Nearly Half of Organizations Cutting IT Staff This Year

July, 2009

(IRVINE, Calif.) Mirroring the economy as a whole, layoffs among IT workers are accelerating, with almost half of all IT organizations reporting that they are budgeted for fewer staff members this year than last year, according to Computer Economics, an IT research and advisory firm.

Computer Economics 20th annual IT spending and staffing study shows that 46% of all IT organizations plan to reduce headcount this year, compared to 27% that are increasing headcount. Another 27% of IT organizations report their staffing levels will remain the same as last year.

Moreover, IT organizations that are adding workers are doing so only modestly compared to those that are reducing staff. At the 75th percentile, organizations are reporting 1% increase in headcount, while organizations at the 25th percentile are reducing IT staff by 10%. At the median, staff growth is zero percent.

“Last year at this time, we reported that IT organizations were focused on reducing capital expenditures but resisting layoffs,” said John Longwell, director of research for Computer Economics, Irvine, Calif. “That’s not the case this year. However, we don’t think IT layoffs at the typical organizations are any more severe than in other parts of the labor force.”

Some sectors are showing continuing growth in IT staffing. For example, nearly 63% of survey respondents in the healthcare provider sector reported they were increasing IT staff this year, while nearly 50% or organizations in the utilities and energy sector are growing staff. In those sectors, median staff levels are up a modest 2% this year over 2008.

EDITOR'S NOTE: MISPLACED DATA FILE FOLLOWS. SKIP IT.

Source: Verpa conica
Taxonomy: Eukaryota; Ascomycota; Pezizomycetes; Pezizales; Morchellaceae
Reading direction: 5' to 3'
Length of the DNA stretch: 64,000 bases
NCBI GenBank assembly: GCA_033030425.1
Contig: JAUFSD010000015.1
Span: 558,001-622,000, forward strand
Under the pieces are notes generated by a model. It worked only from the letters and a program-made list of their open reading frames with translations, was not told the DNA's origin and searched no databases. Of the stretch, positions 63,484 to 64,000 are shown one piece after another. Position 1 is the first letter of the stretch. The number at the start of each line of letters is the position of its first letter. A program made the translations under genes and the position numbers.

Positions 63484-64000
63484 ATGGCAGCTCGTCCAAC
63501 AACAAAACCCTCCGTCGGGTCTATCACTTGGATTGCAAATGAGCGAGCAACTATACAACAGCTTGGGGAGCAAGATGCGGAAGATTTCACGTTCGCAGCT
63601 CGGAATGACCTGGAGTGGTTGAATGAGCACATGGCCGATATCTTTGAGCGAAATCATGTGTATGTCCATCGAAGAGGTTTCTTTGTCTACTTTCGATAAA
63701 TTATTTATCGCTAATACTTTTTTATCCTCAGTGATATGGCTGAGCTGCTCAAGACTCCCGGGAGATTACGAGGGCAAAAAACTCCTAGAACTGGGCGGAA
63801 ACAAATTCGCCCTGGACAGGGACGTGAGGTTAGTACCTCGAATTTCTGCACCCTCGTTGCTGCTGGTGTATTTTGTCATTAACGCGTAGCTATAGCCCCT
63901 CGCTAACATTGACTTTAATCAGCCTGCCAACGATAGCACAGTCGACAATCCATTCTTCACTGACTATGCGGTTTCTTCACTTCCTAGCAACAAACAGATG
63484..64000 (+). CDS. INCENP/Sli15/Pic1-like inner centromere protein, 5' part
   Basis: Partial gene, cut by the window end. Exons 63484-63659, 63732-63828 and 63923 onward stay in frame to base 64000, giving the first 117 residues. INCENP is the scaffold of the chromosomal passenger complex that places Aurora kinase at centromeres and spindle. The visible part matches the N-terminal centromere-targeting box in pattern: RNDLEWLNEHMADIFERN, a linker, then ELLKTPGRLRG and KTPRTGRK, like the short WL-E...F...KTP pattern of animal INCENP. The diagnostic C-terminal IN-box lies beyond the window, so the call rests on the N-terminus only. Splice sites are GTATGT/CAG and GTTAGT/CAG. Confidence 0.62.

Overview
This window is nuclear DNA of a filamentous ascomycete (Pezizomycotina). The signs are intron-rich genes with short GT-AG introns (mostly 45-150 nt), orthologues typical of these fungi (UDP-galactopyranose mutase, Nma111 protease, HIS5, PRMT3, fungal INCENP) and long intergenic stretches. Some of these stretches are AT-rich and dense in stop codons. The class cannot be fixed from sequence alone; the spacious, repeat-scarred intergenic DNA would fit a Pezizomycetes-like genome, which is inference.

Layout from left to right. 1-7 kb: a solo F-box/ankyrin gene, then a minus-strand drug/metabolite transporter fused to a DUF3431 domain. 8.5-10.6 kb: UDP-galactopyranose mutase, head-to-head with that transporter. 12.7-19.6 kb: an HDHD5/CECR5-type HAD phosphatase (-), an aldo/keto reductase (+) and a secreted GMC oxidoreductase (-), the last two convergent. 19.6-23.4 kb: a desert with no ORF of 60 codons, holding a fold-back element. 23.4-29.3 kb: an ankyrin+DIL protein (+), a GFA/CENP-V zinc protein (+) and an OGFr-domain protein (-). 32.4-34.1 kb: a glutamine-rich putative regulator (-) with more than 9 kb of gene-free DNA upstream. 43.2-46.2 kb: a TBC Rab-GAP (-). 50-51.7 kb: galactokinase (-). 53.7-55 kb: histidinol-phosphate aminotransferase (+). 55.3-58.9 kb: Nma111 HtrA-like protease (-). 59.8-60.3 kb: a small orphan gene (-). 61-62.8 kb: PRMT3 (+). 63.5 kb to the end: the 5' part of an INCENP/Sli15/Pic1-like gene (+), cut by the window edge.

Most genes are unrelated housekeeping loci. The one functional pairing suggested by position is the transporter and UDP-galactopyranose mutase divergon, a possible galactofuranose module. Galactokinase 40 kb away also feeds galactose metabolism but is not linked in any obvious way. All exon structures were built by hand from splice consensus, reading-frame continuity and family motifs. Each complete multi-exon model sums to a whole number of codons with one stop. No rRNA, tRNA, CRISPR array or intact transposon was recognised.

Retail is suffering the most job losses. At the median, budgeted IT staff levels are down 8% over the prior year, while only 12.5% of retailers plan to increase staff. Other sectors showing staff level declines at the median include discrete manufacturing, down 5%, process manufacturing, down 3%, and insurance, down 3%.
In related findings, the study shows:

  • Most organizations are showing improving IT staff turnover rates. IT staff turnover rates declined to 3% this year at the median, an improvement from 5% median turnover last year.
  • The use of contract or temporary workers for staff augmentation is unchanged from last year, indicating contract workers are not taking the brunt of the layoffs. The typical IT organization relies on contract workers for 5% of its full-time equivalent (FTE) headcount, the study shows. Large organizations, which make the greatest use of contract workers, do appear to be increasing their use of flexible labor force strategies. Contract workers now account for 10% of FTE headcount at the median for organizations with at least $1 billion in annual revenue, up from 5% last year.
  • IT organizations are cutting training budgets, possibly in response to improved retention rates and reduced spending on new initiatives. The typical IT organization, at the median, is budgeting $1,422 per employee for training, down from $2,500 last year.

The annual study is based on an in-depth survey of more than 200 IT executives who provide detailed breakdowns of their budgets, staffing, and technology adoption plans for the 2009-2010 period. The survey sample includes a roughly equal number of small, medium, and large enterprises. The respondents are stratified according to 12 industry sectors to provide a representative sample of IT organizations across all industries.

A free copy of the study’s executive summary is available on the Computer Economics website.